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Thursday, May 15, 2014


Hello all!
Istanbul's culture and way of life is incredibly distinct from that of the US. For one, Istanbul is a commuter city so some people travel 4 hours a day to and from work. As a New Yorker, I can't believe I'm saying this but traffic is absolutely much more terrible here. Times 10!

One of our first adventures was to Capitol, a beautiful mall. I am interning at FIBA Retail which owns stores such as Banana Republic, GAP, Aeropostale, etc. and I found out that there are 342 beautiful gigantic malls in Turkey. Absolutely ridiculous.
At Capitol, I bought a smoothie which the lady spent 10 minutes blending and adding fruits. It was delicious and it only cost me 7 lira which is about $3.50. As ridiculous as it may sound, I have paid up to $10 for an identical smoothie in the States. Food is incredibly cheap here! I love eating so many yummy and interesting things for half the price I would pay for in the states. However, I soon discovered or at least form what I  can see, the standard of living here is higher. Everyday, I dine in the same restaurant with my coworkers and the meal is about $15 (give or take a dollar), and I'm essentially paying $7.50 but it quickly adds up for my coworkers. For a traveler to eat in Turkey is wonderful and a bargain but for the people who reside here, not so much! 

The past weekend we walked down the long street, Istiklal, which is essentially Taksim. There were many interesting street vendors selling interesting foods such as chestnuts, wet burgers, mussels with rice, etc. I had a Dondurma which is an interesting somewhat marshmallowy ice cream. He also performed a bit when he scooped it. The vendor ripped me off and I paid 10 lira ($5) but it was so worth it! In contrast to the more standard ice cream I got back in my dorm, which was just as delicious if I might add.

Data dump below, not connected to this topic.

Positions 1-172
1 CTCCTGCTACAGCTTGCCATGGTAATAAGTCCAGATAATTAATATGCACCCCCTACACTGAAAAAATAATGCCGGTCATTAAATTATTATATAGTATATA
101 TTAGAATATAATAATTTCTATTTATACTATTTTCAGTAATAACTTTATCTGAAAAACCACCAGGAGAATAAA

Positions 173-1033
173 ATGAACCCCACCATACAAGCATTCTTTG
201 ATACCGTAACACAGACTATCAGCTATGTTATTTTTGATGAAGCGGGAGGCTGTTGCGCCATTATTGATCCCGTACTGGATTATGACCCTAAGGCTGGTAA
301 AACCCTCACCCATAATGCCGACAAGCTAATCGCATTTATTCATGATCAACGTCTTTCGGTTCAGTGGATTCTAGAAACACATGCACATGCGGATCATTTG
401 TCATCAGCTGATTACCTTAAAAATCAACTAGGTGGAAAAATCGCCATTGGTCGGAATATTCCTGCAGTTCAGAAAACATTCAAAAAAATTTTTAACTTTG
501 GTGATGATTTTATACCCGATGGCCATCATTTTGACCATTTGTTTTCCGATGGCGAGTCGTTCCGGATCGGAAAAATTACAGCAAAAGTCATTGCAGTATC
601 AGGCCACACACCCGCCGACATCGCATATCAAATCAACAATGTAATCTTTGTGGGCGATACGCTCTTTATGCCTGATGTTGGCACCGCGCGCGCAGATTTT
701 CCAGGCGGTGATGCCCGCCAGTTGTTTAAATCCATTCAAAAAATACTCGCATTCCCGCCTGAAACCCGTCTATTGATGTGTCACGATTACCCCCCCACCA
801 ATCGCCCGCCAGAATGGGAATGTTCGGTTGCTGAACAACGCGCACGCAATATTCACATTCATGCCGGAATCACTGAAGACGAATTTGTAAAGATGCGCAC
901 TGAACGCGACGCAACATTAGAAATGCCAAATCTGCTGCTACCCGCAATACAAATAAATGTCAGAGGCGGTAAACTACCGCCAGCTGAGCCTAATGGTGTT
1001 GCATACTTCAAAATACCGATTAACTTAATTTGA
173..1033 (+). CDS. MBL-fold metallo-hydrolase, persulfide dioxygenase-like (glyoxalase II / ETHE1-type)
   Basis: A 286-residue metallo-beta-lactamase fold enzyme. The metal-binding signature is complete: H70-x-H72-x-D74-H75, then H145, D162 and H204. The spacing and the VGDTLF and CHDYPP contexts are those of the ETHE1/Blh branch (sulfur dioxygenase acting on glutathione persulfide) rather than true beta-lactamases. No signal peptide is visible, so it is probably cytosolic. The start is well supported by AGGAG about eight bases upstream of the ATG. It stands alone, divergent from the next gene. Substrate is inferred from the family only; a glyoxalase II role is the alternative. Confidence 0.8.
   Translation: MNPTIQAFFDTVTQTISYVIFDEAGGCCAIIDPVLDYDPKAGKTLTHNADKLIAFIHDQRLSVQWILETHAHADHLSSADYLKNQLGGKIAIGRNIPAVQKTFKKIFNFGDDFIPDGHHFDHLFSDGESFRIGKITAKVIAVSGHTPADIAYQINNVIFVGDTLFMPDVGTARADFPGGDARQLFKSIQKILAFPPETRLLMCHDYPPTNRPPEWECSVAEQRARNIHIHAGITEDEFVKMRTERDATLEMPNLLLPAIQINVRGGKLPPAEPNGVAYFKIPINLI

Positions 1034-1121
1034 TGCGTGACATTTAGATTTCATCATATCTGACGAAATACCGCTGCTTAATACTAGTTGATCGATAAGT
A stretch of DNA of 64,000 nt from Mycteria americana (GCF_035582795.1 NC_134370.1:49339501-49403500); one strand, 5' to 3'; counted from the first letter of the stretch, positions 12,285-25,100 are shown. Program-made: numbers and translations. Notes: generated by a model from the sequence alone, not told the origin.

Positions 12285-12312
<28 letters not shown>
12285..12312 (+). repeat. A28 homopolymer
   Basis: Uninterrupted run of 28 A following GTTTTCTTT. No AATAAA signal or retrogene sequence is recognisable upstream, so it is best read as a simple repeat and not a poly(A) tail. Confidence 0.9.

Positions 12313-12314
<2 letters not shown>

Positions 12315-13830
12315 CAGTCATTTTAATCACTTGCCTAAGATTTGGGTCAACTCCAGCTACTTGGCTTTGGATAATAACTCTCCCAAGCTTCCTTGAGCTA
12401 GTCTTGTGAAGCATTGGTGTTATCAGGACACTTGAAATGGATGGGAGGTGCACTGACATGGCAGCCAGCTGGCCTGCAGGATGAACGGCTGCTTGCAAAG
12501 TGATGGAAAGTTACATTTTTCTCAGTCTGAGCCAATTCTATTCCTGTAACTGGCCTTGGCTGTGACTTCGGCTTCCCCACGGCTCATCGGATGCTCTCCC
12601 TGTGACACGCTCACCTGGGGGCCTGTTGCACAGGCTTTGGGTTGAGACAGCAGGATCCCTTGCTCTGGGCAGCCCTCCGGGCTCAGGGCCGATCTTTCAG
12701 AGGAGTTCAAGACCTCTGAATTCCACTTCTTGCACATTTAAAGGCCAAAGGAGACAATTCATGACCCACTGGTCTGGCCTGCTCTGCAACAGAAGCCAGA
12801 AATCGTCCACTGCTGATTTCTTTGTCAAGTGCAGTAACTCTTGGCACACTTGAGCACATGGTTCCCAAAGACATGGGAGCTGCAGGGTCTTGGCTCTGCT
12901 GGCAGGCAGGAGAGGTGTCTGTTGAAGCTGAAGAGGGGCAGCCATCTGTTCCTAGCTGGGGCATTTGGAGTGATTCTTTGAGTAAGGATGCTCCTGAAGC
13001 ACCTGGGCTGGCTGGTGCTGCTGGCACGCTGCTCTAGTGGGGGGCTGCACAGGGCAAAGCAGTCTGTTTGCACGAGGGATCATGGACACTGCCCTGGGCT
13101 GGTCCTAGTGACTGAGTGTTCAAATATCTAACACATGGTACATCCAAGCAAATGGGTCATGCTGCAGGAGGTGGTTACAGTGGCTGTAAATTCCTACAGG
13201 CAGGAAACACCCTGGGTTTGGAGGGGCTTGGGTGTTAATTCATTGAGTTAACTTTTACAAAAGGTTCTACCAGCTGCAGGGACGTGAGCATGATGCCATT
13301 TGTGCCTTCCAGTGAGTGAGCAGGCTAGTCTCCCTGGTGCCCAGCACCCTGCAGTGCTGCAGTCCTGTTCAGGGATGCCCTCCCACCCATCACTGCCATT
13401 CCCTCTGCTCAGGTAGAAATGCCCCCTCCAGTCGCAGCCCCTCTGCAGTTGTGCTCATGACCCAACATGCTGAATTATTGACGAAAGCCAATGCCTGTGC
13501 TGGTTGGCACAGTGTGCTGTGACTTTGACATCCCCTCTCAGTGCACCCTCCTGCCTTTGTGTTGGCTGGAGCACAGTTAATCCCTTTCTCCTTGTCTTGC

The next day, we visited Faith which is where many of the historical sites are located. One of the other UofM kids, Boming, and I did a half day guided tour and we visited the Blue Mosque, Hagia, Sophia, the Basilica Cistern and one or two other places (the names escape me!).

Unfortunately, it was raining for a good portion of it. We also had lunch at the oldest restaurant in the area! We visited the Grand Bazaar and the Spice Market later that day. It was a very tiring but eye opening experience! I look forward to many more as we visit Cappadocia this weekend!


  1. Jennifer,

    My name is Tammy Mida. I am interning in the LSA International Internship office this summer, so I will be reading and responding to your posts!

    342 malls?! That is incredible! The malls look extravagant and huge. What are some of the primary responsibilities of your job? Do you work at a corporate office or in the mall? I was naive to think that some of those brand names did not exist in Turkey. I guess I figured there would be different brand names so far away from the U.S. You really hit a chord with me by posting the ice cream pictures- I love ice cream! It is interesting what you noticed about the food prices for your (as a traveler) vs. a resident. Something to think about.

    Are you using public transportation to navigate the traffic? Stay busy and keep exploring. I look forward to your next post.


  2. Haha yes they're really big and a lot nicer than the ones we have in the US. I am working in Retail! So not at the actual mall, but more of the behind the scenes sales and operations and merchandising kind of stuff. Yes I have been living on simit (bagel) and ice cream hahaha. Yes, we use the public transportation or the university shuttle. Also, some of the companies here offer their own shuttle which is really nice! Thank you so much for reading :)